Chances are you know about cancer because it’s impacted someone you know. This personal connection makes it easy, then, for Americans to identify with their struggles and be sympathetic to efforts to combat cancer.
Few of us, however, know someone with tuberculosis or TB. Thanks to advances in medicine and public health, the disease does not pose a serious health risk to the general population. This isn’t to say the U.S. isn’t vulnerable, as there have been isolated instances of TB in Georgia’s schools, prisons and homeless shelters. In August, an outbreak of drug-resistant TB at the Peachtree-Pine Homeless Shelter in Atlanta prompted calls from elected officials to shut down the facility and raised concerns across the state.
As with any infectious disease, our communities are always mindful of the seriousness of these health threats, but the remarkable job done by our public health professionals in identifying and containing the disease puts us at considerably low risk.
Beyond our borders, however, the story is very different. Among the leading causes of global death and disability, TB is so common in Africa and Asia that it affects the lives of nearly every person. In East Africa alone, more than 50,000 people die each year from the disease. This health crisis is exacerbated in places where epidemics of TB collide with HIV, as individuals with weakened immune systems can contract – and transmit – the highly contagious disease.
Spread by something as simple as a cough, TB can run through an African community quickly, leaving lasting consequences in its wake. Infectious diseases must be contained at their source, limiting the threat of transmission and minimizing the risk of it spreading beyond the initial outbreak source. This is especially true for TB. Since most of the modern cases of TB occur in Africa and Asia, it makes sense for public health institutions to collaborate with countries from these regions to assist with control efforts.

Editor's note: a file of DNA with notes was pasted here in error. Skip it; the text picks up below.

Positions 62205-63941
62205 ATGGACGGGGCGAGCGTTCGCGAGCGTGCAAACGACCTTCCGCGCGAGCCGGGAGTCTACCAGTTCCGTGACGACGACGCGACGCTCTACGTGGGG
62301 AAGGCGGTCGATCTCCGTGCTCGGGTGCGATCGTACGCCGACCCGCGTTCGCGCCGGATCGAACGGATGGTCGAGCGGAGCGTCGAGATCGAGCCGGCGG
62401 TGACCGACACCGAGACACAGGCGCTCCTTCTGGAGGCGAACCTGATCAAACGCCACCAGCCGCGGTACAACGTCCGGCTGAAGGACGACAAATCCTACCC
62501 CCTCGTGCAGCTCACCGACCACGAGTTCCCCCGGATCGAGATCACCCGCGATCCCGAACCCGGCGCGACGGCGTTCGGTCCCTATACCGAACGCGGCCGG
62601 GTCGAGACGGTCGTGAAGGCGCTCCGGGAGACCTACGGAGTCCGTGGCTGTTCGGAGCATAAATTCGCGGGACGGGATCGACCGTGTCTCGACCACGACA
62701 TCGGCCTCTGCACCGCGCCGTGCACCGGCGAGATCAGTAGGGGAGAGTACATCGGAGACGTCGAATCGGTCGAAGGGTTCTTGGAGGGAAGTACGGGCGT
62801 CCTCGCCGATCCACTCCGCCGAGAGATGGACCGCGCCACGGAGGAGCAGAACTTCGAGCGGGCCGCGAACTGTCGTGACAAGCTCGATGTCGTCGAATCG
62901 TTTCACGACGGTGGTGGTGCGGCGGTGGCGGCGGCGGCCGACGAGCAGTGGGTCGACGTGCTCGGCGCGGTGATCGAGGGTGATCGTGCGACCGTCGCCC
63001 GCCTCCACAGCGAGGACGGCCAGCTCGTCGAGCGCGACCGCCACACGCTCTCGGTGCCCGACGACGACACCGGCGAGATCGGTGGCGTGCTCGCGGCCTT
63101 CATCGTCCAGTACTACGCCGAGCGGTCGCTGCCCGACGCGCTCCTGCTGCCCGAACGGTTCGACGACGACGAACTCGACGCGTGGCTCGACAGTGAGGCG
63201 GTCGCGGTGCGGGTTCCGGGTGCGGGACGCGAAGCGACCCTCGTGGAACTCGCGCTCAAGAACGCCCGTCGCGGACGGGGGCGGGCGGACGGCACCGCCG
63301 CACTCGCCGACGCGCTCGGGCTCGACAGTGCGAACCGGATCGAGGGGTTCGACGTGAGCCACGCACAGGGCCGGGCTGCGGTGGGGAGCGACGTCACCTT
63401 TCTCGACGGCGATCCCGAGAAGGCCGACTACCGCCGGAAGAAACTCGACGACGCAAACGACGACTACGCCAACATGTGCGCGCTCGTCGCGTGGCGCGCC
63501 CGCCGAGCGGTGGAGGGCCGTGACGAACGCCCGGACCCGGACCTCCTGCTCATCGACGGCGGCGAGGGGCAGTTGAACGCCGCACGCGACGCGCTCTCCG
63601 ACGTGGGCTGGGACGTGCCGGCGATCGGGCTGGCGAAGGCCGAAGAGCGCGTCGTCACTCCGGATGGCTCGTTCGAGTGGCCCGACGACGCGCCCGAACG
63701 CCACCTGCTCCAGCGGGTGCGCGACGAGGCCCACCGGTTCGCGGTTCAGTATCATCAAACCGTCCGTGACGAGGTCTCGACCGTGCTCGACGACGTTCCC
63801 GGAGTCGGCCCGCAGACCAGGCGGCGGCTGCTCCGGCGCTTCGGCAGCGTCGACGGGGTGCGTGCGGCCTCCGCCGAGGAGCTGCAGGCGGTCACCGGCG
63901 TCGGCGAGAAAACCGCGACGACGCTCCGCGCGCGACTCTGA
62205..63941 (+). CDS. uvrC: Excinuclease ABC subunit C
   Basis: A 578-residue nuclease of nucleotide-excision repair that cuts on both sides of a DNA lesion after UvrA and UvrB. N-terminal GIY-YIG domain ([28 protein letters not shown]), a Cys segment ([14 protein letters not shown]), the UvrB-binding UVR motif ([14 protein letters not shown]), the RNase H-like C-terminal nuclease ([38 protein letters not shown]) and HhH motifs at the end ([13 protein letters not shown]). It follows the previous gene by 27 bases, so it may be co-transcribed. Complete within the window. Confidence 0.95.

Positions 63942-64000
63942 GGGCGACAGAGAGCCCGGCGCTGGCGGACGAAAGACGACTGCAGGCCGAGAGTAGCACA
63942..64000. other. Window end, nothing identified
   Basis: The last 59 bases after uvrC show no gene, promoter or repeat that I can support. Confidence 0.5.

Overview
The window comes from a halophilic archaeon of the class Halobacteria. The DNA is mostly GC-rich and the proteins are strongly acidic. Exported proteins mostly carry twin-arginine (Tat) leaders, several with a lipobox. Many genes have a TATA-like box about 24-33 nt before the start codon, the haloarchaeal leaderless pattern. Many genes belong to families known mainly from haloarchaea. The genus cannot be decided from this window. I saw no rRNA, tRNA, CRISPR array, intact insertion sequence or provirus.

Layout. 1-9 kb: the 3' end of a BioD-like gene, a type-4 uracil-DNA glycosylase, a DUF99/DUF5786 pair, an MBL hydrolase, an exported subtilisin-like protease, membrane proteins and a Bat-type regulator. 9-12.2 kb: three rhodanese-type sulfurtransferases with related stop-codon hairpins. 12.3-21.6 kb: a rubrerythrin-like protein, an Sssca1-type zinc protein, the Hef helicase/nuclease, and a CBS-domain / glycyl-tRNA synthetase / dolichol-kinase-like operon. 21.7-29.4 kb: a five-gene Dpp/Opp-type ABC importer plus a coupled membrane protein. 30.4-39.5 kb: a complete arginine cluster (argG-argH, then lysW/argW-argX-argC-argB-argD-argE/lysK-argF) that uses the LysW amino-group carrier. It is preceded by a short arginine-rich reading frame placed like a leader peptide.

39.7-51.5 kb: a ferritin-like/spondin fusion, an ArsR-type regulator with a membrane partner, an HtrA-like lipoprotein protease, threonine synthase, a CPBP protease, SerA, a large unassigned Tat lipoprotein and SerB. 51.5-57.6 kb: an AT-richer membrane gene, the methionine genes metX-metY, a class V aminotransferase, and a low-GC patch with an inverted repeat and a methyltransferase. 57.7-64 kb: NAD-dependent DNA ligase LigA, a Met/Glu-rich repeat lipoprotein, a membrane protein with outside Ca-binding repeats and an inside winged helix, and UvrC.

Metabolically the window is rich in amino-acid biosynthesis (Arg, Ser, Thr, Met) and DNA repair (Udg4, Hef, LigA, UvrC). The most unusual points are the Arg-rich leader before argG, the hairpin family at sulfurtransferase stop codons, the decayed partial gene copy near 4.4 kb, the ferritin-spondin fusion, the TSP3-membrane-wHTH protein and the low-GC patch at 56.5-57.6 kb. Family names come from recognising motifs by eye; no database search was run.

Seven years ago, the University of Georgia’s College of Public Health launched a collaboration with Makerere University, in Kampala, Uganda, to conduct research as well as train future scientists and public health professionals to deal with epidemics of HIV and TB.
This partnership took a major step forward recently when it received a training grant from the Fogarty International Center, National Institutes of Health. This grant supports Ugandan and U.S. researchers in the fields of TB and HIV, providing them with state-of-the-art training in research methods such as bioinformatics and mathematical modeling.
Through mentored research projects, trainees will apply these methods to understand how and where TB and HIV spread in the community. The students will return to their respective institutions with this new expertise, continuing their research under the mentorship of faculty from each university. With this knowledge, new ways of interrupting the spread can be developed and tested.
Why does this matter?
Infectious diseases do not respect man-made borders. An outbreak of disease in Africa today could spread to the U.S. tomorrow. The events surrounding last year’s Ebola outbreak opened the world’s eyes to the importance of building up a global health infrastructure that can effectively identify, address and contain deadly diseases. To achieve this, we must go to the places where these diseases are most serious and build the necessary capacity to address them. Unless we do this, the infectious disease threats that affect us all will never be resolved.
Chris Whalen is a University of Georgia professor of infectious disease epidemiology.
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